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One of my good friends recently had a baby: an adorable, lively, happy baby. Her baby is only months old, and already, my friend has noticed a disturbing thread of conversation regarding her baby and weight. Weight is important for babies: we measure and track their growth, we talk about how well they're eating, we discuss the importance of breastfeeding vs. formula feeding-a conversation that comes loaded with its own set of issues and Mom shaming.
But the discussion about weight when it comes to babies is clouded by our cultural obsession with weight. One family member said to my friend, "Oh she's so fat but I guess she'll thin out once she starts walking so it's nothing to worry about." This comment, coupled with the dozens of well-meaning people inquiring about how "good of an eater," her baby is, made my friend realize something that I've never considered before: from the very beginning of your life, people comment on your weight, and not always in useful or constructive ways. Making sure a baby is well-fed is one thing. Worrying that a literal baby will one day be fat? That's quite another.
As a young child, I saw and heard the adults in my life talk about weight in very negative ways. Whether they were commenting on their own bodies or on the bodies of others was beside the point. I just internalized the notion that being big was one of the worst things imaginable. I remember telling myself that I never wanted to grow up to be fat. The fact that I placed so much emphasis on how my body looked, rather than what my body could do (or what I could do), is incredibly sad and concerning. Kids hear what you say and watch what you do, closely.
One study tracked parents with kids around 14 years old, finding that kids are more likely to control their weight in unhealthy ways and binge eat if their parents talk about weight loss in their presence. Another study found that parents who talk about controlling weight are more likely to raise teenagers who are dissatisfied with their bodies. Dr. Stephen Cook, associate professor of pediatrics and internal medicine at the University of Rochester said, "When parents are over-focused on weight, body image and dieting, it can lead to disordered eating, and can worsen their child’s weight status."
But it's not just teenagers who are concerned with their weight. Some studies have shown that kids as young as 5 to 8 years old can have deep concerns about body image. A report from Common Sense Media found that more than half of girls and one-third of boys between between ages 6 and 8 think they need to lose weight. By age 7, around 25 percent of kids have attempted some type of diet. And finally, over half of kids who are overweight report being bullied by peers or family members. Contrary to popular belief, fat shaming doesn't motivate many people to better their health, but more often leads to depression and social withdrawal.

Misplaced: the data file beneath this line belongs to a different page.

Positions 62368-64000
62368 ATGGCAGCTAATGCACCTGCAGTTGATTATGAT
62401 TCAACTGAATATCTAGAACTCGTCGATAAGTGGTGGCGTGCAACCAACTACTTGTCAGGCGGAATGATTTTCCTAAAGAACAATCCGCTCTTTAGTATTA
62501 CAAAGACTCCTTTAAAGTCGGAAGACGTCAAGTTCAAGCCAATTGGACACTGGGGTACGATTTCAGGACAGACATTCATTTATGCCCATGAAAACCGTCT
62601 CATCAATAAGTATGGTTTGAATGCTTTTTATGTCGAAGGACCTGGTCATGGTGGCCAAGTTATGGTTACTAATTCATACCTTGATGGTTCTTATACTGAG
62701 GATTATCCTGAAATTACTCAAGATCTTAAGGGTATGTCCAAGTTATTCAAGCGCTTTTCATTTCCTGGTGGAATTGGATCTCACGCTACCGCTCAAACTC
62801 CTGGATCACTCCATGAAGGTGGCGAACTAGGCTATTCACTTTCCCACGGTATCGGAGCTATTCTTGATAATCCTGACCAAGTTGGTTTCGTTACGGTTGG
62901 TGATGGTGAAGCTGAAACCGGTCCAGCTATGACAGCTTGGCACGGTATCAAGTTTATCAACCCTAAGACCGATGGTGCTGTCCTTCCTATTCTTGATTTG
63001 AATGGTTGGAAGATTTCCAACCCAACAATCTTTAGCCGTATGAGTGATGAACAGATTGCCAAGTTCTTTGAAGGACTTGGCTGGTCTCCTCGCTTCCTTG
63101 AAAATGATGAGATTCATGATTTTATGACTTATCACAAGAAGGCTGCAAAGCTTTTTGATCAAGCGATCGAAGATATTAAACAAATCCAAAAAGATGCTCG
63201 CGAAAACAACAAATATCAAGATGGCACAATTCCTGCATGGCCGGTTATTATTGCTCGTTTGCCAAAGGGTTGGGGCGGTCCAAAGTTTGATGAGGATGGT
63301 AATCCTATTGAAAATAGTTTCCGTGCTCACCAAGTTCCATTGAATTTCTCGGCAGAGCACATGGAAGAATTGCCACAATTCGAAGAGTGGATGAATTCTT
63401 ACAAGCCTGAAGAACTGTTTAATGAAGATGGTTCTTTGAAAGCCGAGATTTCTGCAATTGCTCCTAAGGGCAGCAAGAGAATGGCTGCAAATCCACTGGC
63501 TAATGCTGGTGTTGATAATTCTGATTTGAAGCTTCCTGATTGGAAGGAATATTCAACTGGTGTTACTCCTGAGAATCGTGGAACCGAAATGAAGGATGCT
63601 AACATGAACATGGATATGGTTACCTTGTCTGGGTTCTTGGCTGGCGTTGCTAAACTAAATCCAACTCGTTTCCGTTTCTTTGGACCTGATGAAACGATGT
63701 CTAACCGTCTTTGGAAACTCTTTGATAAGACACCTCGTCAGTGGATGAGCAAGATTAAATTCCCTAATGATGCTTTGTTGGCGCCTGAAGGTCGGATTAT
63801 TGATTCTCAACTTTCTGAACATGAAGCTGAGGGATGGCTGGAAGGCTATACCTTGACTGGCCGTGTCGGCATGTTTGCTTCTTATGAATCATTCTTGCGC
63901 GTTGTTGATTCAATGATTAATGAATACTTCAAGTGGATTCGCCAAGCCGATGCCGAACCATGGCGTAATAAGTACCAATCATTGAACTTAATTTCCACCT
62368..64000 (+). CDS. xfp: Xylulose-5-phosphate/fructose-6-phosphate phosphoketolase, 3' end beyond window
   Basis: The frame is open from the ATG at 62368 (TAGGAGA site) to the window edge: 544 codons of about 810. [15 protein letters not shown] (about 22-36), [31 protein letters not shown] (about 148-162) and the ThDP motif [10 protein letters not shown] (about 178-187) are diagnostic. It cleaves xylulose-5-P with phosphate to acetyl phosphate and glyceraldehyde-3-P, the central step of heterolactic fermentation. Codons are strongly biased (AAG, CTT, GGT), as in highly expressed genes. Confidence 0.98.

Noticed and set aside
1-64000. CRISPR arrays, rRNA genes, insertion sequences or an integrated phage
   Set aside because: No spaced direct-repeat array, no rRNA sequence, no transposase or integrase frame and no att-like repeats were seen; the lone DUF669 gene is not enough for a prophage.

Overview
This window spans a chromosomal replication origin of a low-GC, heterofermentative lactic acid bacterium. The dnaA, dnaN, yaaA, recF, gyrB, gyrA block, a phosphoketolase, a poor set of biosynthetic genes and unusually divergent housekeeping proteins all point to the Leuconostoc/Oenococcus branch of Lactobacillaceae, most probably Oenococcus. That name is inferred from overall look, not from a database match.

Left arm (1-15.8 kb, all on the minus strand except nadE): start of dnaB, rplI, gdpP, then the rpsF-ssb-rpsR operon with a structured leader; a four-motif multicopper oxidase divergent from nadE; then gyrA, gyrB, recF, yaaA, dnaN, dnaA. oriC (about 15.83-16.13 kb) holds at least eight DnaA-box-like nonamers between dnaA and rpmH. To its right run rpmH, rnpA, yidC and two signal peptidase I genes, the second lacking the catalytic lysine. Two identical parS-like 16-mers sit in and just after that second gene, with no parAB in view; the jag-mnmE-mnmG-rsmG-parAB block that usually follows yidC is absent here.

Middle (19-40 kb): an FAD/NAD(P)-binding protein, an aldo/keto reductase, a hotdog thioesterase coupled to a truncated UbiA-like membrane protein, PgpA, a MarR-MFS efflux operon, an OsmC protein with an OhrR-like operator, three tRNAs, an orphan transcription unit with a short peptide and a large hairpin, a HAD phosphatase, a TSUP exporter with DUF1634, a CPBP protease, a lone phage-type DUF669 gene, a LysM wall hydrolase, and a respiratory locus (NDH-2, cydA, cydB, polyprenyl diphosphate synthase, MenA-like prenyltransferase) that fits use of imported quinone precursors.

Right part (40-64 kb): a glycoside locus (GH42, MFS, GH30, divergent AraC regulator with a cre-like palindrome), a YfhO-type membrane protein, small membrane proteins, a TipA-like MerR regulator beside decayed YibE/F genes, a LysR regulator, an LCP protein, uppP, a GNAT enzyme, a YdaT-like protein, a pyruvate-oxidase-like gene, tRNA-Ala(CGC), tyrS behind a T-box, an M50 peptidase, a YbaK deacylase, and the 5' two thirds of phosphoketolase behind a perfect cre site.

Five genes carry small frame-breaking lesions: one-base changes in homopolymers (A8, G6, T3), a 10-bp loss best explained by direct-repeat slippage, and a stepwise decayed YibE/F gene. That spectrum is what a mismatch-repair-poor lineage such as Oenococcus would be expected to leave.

Kids are highly malleable. They take to heart the things adults say. Moreover, there is no reason for kids to try to lose weight while their bodies are growing and developing. Instead of talking about weight in negative ways, adults should emphasize health and physical strength. Leslie Sim, an associate professor of psychology at Mayo Clinic, offers the following advice:
Talk about how certain, healthy foods make you feel strong and energized.
Workout because you want to feel better, not to punish yourself.
Don't reward or punish your kids with food.
Refrain from talking about anyone else's body, in the presence of your kid or otherwise.
Be honest with yourself about your relationship with your body and with food.
I grew up around a lot of negative commentary about food that wasn't couched in any real science. "I better not have bread," someone would say, "I know what that does to my waistline." The logical inference I drew as a child was that bread does bad things to a body. Comments like this were constant: birthdays and holidays were not without someone commenting on what some food would do to their bodies. Nutritional advice was everywhere, and none of it was useful or sound. I even heard adults warn me about my body as I shape-shifted from a girl to a woman, "girls can't run fast once they get hips," I was told, "puberty usually slows you down." Health and overall wellness, on the other hand, wasn't emphasized.
An article published in the International Journal of Eating Disorders found that 76% of parents speak negatively of their own weight in front of their children; 51% of parents speak negatively about obese people, and 43% of parents speak negatively about their child's own weight in front of the child. This is obviously not very useful. What is useful is talking about food positively around kids: to say something like, "When I eat eggs for breakfast I feel energized all morning." Same with exercise; instead of branding it as punishment, brand it as healthful, "I love going to the gym because it helps me feel stronger."
And what if your child comes to you with concerns about their weight? First, work with their pediatrician to determine if your child's' weight is problematic. Weight loss among children can interfere with their growth and negatively impact their body image and relationship with food, so it's important to handle the matter with care. And if you do decide to make healthy changes, make them as a family so your child doesn't feel singled out or alone.